If you ask me, libraries without messengers are really bummers. I wish I could have been a messenger as a kid. I find shelving books relaxing. I tend to drop books a lot though. Clumsy me.

    I spotted two teenagers in the lower stacks reading. They were being good, but I asked them to go up to young adult. It's kind of dark and skeevy in the lower stacks, and I didn't want them down there alone. I don't like to be down there alone.

    Caught a kid last night beating on one of my keyboards playing online games, which is prohibited. I am mighty protective of keyboards and mice. They're like pet hamsters, with their short life spans and their funny odor. Okay, well, at least with their short lifespans.

    Computer hospital

    IBM computers suck. Am I allowed to say that? More specifically, the IBM computers we got suck. Mine is officially gone to computer heaven (or hell, I'm not sure). Last night I got the word from one of our support staff that, yes, the one in the workroom also seems to have gone. Special collections survived (it wasn't on at the time of the power outtage), as did two librarian's computers (which, now that I think about it, were also not on at the time of the outtage.) I guess I should be thankful for small things, like that those two particular librarians came in late that day.

    It all comes down to no money. Not only no hardware money, but no money. Time for a bake sale. To patch the problem, I get the extra cataloging computer in tech services, and either special collections or the workroom goes without.

    My desk right now is the computer ER. I have one computer open that doesn't need to be (I just haven't had time to play with the old clamshell case to get the damn thing to shut nicely) and of course my old computer, which is dead. I guess I scavenge for transplantation parts and take it to the computer morgue (the basement) at some point this week. Eventually I will get my desk back.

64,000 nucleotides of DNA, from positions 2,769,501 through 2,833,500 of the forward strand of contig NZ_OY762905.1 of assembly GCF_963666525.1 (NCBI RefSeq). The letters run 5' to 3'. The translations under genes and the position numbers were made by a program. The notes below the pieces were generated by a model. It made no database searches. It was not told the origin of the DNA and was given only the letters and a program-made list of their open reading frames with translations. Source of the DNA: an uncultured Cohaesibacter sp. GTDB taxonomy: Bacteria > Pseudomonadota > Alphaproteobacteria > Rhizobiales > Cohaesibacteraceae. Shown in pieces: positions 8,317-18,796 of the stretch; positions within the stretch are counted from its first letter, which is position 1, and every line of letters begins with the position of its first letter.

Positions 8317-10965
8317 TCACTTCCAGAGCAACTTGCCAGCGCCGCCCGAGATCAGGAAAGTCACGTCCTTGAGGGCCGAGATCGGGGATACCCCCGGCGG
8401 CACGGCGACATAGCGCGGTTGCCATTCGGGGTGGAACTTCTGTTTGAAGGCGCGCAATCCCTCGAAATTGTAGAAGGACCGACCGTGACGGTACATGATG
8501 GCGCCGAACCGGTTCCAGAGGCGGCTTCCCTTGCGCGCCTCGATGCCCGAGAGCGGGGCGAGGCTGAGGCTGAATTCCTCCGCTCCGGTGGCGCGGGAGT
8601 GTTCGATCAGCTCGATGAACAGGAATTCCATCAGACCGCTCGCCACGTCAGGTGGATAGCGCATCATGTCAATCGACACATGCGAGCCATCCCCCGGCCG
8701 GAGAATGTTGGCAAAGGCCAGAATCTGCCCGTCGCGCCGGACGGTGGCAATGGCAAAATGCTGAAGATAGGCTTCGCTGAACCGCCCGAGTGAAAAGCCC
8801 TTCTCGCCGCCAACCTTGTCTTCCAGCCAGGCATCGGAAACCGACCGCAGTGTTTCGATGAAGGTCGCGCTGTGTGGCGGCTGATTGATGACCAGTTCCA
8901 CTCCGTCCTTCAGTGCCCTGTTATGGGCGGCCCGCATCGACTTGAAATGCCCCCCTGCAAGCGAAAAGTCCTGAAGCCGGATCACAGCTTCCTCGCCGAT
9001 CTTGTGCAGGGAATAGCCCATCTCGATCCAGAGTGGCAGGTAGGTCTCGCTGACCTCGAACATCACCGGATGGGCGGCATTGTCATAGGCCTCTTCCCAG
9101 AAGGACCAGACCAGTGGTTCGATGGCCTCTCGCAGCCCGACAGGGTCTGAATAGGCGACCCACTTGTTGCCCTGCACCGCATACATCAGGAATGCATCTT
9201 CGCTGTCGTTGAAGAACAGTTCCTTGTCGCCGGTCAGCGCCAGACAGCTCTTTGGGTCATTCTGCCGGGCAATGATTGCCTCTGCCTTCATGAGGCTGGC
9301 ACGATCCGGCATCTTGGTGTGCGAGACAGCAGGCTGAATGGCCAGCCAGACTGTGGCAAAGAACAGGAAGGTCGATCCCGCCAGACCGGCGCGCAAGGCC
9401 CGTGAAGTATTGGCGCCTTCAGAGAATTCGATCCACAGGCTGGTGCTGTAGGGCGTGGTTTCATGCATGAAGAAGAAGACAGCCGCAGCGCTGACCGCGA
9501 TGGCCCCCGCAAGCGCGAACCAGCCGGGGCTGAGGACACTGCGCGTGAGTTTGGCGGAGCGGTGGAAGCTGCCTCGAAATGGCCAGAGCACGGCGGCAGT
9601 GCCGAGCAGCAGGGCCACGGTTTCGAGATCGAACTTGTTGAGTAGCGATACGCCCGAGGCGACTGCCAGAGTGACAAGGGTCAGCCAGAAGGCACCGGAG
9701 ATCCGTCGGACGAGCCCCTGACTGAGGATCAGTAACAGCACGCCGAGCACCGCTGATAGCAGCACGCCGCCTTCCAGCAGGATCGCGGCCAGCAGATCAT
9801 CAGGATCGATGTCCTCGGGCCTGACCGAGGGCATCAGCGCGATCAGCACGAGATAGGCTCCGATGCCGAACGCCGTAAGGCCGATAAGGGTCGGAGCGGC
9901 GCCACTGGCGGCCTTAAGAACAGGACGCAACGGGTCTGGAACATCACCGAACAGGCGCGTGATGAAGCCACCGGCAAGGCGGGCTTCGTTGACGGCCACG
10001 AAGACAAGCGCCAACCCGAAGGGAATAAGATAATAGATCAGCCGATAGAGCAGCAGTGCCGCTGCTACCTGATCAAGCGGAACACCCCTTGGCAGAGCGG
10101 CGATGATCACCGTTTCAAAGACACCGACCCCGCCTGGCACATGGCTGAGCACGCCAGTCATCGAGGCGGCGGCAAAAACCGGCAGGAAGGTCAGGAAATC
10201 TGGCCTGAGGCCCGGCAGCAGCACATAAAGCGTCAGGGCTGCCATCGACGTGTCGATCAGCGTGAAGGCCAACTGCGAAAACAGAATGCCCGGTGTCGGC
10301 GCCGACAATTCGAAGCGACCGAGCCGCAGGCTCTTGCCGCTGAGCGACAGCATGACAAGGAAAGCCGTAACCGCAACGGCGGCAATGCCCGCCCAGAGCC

I was weeding computer books, and I discovered one book on KERMIT that had a 5 1/4" floppy in it. Yes, I withdrew it.

    I went down the lower level, where we keep the 005s, and I discovered two young people having a very intense conversation. I guess they were down there because they didn't want anyone to hear, because as soon as they heard me coming with the cart they shut up and went upstairs.

    Our one book on the history of the ballpoint pen has been withdrawn. Too bad, it would have come in handy for a school project someone was working on yesterday. Why they're teaching useful things like ball point pen history and not, like, how to use a library, I don't know.

    I was told by a nice young lady that the weather encyclopedia I got for the library to help with the massive amount of meterological requests we get was "too much reading." Sigh.

    It's actually quite a nice set... It's from the Gale Group, and is therefore at a USA Today reading level. Perhaps a little higher, just due to the general nature of it. Nice set though. She didn't like it, but I was quite pleased with it.